We're a pretty mixed bag too, including a retired surgeon, a doctor and a nurse – no worries there if anyone gets sick! – a university lecturer and a prison educator. This is also the generation that reads real, printed books, so there's much swapping on board, although they keep in touch with home via social media, like Facebook, Skype and WhatsApp. This age group has the confidence to be open and friendly to every local they cross paths with as well, including taxi drivers, restaurateurs and shopkeepers.

"What's the point of travel if not to meet the locals?" asks one. "This is a great way to do it. I have the comfort and security of the group when I want it, yet also the chance to chat to the people who live here."

From Lisbon, we drive to the old capital of Portugal, Coimbra, stopping off at five beautiful old towns on the way, each with its own claim to fame, such as being a fishing port, a mountain retreat or with stunning views of mountainous scenery. It's all very relaxing; I snooze and wake to hear a guide explaining the region's history, and what we'll be looking at on the next stop, and how it got there.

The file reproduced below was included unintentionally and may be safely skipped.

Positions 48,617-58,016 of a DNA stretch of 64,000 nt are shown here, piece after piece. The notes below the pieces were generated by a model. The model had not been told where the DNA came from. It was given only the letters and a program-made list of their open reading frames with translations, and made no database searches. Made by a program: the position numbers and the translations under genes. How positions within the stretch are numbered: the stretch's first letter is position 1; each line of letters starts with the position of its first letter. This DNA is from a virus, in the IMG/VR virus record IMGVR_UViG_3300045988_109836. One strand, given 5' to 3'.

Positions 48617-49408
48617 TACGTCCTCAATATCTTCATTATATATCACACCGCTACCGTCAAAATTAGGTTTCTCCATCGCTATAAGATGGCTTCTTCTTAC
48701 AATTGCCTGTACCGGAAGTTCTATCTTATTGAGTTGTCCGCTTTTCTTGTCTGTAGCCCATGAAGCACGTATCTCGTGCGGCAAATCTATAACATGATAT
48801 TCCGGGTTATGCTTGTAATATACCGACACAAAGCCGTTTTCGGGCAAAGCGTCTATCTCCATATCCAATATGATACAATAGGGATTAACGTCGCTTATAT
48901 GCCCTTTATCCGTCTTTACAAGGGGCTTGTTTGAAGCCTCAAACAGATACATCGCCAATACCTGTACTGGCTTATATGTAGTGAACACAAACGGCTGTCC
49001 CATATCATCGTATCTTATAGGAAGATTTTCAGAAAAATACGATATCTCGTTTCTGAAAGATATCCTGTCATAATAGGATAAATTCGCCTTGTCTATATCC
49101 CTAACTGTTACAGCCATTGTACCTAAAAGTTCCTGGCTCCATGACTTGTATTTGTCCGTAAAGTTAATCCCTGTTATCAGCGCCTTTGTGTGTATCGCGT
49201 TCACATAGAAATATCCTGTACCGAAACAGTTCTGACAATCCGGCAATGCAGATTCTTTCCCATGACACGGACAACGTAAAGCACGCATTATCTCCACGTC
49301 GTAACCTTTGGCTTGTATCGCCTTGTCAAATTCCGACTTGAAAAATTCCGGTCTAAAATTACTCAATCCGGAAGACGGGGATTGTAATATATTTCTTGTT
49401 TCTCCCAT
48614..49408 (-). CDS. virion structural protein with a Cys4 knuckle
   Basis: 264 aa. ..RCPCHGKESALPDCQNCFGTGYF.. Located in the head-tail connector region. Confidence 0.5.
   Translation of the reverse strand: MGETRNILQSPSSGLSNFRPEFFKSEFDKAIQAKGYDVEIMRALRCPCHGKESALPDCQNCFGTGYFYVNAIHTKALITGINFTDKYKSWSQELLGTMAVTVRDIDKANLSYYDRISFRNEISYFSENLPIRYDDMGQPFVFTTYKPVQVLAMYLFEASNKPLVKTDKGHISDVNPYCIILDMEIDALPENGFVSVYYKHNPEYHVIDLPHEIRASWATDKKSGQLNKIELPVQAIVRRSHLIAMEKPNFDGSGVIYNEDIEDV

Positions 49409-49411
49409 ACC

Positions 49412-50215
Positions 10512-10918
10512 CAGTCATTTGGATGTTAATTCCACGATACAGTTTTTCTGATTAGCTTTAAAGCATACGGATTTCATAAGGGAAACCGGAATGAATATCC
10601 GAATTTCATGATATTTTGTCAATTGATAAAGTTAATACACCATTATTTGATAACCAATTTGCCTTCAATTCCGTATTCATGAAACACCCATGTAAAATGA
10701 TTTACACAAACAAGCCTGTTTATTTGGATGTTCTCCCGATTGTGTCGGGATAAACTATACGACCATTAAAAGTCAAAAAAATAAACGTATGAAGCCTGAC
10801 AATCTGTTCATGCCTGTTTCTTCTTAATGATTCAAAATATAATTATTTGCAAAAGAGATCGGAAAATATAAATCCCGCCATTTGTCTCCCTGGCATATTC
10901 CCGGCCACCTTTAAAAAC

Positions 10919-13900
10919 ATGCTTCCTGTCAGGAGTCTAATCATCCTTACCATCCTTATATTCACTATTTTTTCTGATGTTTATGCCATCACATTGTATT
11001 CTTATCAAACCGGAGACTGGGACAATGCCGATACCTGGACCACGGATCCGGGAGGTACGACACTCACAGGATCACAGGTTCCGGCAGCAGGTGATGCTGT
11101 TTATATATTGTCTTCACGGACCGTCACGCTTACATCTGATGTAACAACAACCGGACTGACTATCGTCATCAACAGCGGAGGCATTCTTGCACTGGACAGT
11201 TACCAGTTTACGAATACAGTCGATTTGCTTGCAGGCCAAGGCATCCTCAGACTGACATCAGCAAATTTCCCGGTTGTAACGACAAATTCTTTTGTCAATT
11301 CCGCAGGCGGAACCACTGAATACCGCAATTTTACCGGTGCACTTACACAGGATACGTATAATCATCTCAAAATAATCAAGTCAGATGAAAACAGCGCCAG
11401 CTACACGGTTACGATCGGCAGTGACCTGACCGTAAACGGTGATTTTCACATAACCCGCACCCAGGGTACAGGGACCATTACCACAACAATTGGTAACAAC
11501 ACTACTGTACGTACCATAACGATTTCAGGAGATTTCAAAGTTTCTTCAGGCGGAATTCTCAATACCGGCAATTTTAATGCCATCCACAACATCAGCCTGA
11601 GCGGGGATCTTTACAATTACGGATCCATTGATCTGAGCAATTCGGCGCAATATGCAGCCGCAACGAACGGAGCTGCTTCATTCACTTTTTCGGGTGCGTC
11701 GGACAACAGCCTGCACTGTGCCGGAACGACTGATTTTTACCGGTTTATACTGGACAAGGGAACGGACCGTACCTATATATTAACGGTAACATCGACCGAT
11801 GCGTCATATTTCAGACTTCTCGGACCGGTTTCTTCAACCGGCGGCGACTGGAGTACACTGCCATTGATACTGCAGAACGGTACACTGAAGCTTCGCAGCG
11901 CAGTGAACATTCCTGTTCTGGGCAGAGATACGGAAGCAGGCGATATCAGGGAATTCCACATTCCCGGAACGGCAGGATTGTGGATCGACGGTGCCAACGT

After Coimbra, there's Porto on the Douro River, with port-tastings and sightseeing, and then back into Spain, to Salamanca, Avila, Segovia and finally, Madrid.

"I love travelling these days with tours," says Sydneysider Shell Maher, 63, on her fourth tour. "A few years ago my husband and I went on a road trip just on our own and I think we missed a lot more than we saw.